It helped, of course, that I’d actually met two of the dancers and learned some of the choreography earlier this week. On Tuesday night Christina and Giulia taught a Master Class for luddites like moi, inviting us to step inside Monica’s world.
It’s a fun and physical and risky world. There were typical dance moves, of course (ball change!), but also lots of purely theatrical physicality. For example, we’d be given a scenario with general directions but the details would be left up to us. So, say you’re in middle school and you see your friends across the room, and you go to them, but you trip on the way — what do you do? Or, say you show up at a party and don’t see anyone you recognize; you wait a minute, then start grooving to the music on your own, only to realize that it’s actually someone else’s funeral and not your party at all — how do you react?
One aspect that I really loved was how positive and collaborative the experience was. The scenarios often required a partner in a supporting role — and by “supporting” I mean literally encouraging and motivating. So one of you, say, would be a contestant in a shaking contest, and the other one would be cheering you on, absolutely convinced that you were going to win. Or one of you would be trying to get up the nerve to flirt with someone at a bar, and the other one would be encouraging you and acting as your wingman. Having another person there whose sole job was to encourage and support you made it easy to drop the inhibitions of performing in front of strangers, and, weirdly, it made you like the person better (because it’s hard to fake being a fan of someone 100% without actually becoming a fan on some level) and it made you feel better about yourself (because how could you not when someone is right there cheering hysterically about what an incredibly awesome shaker you are?) .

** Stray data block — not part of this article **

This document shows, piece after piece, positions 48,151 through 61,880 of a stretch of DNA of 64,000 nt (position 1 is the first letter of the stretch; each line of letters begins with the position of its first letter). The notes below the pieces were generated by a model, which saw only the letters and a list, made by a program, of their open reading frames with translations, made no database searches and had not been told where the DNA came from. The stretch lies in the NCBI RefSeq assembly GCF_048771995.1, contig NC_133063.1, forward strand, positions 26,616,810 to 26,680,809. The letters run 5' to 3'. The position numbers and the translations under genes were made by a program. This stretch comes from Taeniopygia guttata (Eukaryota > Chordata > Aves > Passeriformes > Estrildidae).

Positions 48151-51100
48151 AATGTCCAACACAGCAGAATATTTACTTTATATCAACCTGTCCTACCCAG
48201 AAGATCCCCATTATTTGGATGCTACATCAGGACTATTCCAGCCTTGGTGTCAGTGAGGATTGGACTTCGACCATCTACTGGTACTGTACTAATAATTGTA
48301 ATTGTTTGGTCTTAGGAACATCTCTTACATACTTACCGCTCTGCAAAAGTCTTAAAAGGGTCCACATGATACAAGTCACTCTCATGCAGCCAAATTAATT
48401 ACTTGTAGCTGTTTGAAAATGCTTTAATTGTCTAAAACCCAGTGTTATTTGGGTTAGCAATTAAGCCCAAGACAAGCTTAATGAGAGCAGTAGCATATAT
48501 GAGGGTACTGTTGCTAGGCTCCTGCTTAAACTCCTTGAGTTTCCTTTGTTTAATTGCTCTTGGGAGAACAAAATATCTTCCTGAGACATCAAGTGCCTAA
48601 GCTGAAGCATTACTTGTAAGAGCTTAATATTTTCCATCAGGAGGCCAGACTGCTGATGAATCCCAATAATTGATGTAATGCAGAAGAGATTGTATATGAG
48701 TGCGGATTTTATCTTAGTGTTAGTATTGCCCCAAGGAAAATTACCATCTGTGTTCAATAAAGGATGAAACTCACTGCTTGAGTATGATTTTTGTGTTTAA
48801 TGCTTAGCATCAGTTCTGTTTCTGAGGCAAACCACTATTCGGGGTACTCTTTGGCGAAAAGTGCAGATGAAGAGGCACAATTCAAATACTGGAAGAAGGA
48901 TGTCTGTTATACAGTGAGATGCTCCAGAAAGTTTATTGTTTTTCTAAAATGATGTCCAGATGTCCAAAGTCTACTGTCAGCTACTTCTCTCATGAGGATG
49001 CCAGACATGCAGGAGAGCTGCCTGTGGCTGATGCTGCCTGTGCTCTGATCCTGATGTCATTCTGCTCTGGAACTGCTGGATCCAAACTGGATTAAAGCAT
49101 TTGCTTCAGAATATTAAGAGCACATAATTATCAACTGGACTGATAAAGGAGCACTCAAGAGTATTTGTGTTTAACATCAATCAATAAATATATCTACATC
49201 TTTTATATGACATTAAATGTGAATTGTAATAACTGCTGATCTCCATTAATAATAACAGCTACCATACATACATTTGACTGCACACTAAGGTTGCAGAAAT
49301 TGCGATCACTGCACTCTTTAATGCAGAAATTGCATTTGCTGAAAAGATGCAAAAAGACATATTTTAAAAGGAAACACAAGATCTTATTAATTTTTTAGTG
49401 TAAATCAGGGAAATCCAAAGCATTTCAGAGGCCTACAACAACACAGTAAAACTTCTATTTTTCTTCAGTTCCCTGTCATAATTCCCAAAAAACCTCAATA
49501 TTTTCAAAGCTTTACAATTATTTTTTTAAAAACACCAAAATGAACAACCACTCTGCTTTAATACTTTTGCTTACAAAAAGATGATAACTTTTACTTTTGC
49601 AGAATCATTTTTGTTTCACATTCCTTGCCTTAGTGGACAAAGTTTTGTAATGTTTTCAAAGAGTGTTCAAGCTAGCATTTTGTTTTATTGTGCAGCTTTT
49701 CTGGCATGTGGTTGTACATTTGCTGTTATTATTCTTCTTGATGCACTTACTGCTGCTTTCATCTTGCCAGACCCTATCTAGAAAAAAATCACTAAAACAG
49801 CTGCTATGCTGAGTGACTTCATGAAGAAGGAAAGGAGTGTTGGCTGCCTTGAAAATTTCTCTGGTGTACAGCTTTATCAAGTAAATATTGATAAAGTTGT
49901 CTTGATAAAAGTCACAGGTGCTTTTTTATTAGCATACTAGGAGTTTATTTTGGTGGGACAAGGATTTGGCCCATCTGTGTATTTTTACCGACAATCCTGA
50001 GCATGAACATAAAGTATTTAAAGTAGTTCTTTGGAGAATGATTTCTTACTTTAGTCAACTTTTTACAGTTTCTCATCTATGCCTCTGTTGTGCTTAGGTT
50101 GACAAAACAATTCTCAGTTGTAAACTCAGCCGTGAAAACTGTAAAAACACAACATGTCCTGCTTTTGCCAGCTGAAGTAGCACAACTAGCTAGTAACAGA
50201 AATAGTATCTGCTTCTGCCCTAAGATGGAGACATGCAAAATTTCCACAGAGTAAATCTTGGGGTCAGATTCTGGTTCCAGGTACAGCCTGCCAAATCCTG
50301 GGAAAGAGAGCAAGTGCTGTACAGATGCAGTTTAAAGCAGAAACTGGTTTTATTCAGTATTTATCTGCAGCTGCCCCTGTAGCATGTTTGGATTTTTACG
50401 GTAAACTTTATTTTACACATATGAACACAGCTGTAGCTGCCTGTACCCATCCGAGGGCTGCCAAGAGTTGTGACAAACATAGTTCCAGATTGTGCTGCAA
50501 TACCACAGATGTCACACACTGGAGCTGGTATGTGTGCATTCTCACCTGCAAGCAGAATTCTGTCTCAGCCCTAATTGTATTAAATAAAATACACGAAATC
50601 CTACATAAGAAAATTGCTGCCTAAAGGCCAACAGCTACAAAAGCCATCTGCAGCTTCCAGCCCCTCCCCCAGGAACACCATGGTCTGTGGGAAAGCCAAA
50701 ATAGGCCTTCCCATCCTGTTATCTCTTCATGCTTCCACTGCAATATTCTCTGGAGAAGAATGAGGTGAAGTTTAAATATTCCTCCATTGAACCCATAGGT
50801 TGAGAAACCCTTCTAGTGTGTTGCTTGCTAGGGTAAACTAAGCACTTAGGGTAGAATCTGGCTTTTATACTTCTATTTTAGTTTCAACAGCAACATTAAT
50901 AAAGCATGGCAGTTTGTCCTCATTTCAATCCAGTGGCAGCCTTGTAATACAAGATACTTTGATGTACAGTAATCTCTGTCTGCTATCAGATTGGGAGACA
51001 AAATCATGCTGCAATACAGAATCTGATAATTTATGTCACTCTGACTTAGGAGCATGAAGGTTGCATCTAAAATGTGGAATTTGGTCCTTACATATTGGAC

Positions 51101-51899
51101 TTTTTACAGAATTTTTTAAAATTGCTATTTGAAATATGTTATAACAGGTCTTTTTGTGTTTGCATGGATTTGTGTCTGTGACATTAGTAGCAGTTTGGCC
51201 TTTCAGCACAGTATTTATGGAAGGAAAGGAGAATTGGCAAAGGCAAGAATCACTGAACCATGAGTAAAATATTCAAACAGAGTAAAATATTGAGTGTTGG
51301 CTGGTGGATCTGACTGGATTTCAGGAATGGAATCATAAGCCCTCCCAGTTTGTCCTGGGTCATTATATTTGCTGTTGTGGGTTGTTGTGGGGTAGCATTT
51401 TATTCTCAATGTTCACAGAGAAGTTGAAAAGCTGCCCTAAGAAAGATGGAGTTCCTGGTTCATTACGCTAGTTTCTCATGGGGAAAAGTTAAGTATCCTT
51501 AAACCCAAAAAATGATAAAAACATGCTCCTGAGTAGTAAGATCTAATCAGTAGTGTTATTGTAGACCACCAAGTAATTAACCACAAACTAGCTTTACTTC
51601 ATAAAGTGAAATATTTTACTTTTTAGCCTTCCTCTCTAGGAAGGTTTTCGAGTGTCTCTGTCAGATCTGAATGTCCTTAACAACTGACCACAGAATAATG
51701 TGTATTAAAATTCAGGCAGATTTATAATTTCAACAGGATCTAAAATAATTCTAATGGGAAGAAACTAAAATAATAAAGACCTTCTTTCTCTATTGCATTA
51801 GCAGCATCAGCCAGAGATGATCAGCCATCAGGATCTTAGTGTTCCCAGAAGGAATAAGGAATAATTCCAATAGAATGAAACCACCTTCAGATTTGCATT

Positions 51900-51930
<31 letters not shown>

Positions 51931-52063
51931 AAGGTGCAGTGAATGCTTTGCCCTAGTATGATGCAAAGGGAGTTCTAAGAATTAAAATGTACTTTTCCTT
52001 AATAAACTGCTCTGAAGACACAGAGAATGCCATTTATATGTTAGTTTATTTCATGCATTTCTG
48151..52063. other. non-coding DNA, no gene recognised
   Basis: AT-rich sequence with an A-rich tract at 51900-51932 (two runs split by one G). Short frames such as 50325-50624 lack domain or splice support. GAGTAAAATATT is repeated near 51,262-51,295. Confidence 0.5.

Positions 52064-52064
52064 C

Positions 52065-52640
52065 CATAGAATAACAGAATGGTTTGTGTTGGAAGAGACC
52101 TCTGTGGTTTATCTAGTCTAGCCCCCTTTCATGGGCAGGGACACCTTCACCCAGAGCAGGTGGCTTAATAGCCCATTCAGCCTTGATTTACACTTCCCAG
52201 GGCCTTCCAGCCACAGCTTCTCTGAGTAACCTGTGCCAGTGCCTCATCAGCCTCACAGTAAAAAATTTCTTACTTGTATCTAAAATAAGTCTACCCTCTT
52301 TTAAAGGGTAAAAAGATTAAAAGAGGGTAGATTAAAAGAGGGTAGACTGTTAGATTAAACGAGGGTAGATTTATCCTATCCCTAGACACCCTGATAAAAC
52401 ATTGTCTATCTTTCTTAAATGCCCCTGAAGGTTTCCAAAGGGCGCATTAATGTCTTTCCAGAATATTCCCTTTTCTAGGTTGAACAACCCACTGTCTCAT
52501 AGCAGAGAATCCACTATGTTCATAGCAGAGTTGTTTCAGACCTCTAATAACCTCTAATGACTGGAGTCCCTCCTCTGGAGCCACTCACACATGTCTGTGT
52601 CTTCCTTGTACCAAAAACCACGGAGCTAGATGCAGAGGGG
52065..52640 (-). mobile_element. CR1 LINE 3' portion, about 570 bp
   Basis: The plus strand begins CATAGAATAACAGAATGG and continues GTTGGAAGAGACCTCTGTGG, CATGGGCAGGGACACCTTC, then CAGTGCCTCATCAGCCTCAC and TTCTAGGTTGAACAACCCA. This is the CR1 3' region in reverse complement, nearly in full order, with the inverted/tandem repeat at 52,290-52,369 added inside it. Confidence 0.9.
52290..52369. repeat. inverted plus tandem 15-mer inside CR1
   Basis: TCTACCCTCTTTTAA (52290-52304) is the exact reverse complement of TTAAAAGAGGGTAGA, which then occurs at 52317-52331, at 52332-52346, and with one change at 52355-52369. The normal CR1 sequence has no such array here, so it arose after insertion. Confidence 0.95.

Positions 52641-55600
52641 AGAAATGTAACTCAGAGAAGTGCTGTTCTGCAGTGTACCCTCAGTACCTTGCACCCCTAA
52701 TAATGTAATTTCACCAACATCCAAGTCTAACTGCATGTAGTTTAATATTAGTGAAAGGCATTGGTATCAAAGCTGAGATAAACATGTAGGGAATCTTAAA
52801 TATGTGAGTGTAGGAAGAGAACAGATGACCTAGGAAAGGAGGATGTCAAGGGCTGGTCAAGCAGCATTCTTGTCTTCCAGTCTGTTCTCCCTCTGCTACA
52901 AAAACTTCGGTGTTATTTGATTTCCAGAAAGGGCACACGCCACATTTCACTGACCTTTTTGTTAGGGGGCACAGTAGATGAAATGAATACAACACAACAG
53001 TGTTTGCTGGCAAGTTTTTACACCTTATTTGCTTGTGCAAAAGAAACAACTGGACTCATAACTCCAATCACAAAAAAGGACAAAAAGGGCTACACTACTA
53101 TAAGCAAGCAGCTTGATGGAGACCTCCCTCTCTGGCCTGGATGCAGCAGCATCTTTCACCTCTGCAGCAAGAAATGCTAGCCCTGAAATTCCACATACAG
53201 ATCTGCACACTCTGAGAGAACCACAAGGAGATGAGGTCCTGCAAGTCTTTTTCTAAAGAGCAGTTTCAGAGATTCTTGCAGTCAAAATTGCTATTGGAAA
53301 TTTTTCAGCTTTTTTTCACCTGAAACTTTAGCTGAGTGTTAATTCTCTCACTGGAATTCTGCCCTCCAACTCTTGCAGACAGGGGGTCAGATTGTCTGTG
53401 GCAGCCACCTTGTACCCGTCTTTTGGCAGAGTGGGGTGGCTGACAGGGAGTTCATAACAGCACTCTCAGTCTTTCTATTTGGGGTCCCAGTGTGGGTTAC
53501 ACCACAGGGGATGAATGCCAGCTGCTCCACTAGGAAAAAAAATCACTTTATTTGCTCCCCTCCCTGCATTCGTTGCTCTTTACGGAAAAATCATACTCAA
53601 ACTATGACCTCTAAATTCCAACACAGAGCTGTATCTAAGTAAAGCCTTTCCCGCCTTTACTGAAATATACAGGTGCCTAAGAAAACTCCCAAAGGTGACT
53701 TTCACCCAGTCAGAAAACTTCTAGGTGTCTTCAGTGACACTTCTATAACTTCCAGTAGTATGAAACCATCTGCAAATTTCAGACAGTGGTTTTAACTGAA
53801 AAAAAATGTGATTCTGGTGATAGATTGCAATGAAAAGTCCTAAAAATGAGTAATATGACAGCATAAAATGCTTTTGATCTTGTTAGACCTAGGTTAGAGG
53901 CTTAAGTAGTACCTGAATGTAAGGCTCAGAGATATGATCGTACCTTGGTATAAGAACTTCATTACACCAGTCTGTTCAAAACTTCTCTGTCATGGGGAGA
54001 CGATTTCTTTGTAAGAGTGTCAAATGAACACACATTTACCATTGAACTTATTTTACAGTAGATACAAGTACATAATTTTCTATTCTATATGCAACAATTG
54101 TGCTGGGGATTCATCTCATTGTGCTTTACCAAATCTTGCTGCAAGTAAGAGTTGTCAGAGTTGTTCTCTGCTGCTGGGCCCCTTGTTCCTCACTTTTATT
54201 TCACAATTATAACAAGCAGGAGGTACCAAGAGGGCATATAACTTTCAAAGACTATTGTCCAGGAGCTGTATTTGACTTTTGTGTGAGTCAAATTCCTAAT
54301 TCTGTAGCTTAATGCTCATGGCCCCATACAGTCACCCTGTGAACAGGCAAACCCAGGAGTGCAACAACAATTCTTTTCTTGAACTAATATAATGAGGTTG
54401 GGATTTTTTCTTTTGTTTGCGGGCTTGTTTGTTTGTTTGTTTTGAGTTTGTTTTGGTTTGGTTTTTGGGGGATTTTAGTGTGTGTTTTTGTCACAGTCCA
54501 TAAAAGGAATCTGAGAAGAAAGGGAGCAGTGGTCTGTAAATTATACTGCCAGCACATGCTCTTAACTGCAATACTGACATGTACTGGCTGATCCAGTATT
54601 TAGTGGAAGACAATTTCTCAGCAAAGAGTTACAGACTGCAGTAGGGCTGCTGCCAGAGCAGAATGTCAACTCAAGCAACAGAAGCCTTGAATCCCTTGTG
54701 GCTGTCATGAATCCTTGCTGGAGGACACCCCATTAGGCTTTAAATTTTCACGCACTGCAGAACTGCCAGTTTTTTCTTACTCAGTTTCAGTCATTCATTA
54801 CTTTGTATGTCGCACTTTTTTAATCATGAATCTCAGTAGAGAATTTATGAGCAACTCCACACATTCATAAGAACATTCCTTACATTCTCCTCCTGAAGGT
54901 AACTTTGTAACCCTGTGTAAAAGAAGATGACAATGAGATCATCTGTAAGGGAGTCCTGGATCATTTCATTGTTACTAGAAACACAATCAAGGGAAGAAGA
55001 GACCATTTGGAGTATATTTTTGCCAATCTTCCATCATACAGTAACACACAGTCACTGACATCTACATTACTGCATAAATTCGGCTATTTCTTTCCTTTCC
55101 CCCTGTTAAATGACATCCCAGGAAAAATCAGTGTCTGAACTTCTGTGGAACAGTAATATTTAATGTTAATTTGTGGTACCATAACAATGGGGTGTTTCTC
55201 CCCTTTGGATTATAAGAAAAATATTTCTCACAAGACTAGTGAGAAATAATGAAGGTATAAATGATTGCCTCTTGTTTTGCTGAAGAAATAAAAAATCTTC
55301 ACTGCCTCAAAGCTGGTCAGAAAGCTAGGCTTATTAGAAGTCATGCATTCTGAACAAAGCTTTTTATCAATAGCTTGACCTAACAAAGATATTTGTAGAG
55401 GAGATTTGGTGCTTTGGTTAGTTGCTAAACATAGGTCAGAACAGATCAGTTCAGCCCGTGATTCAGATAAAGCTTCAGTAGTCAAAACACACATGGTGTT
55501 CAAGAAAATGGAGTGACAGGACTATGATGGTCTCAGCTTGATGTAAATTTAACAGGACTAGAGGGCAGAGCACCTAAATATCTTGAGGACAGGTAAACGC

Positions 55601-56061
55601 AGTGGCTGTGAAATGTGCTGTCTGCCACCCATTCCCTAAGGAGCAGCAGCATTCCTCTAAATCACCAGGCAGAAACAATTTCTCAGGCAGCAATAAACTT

None of that made the dancing any easier to perform — I’m still a complete disaster when it comes to spinning around (spotting is so hard!); there’s no way I’ll be quitting my day job to join a modern dance company. But still, it was a great intro into the world of modern dance and a wonderful contrast to the very different discipline of ballet.
And, of course, as I watched the performance last night, it was super exciting to see the scenarios play out and the familiar choreography come together — “Look Amy, I know how to do that! … So that’s what it was supposed to look like.”
|Chairs and batons and confetti were not part of the master class.|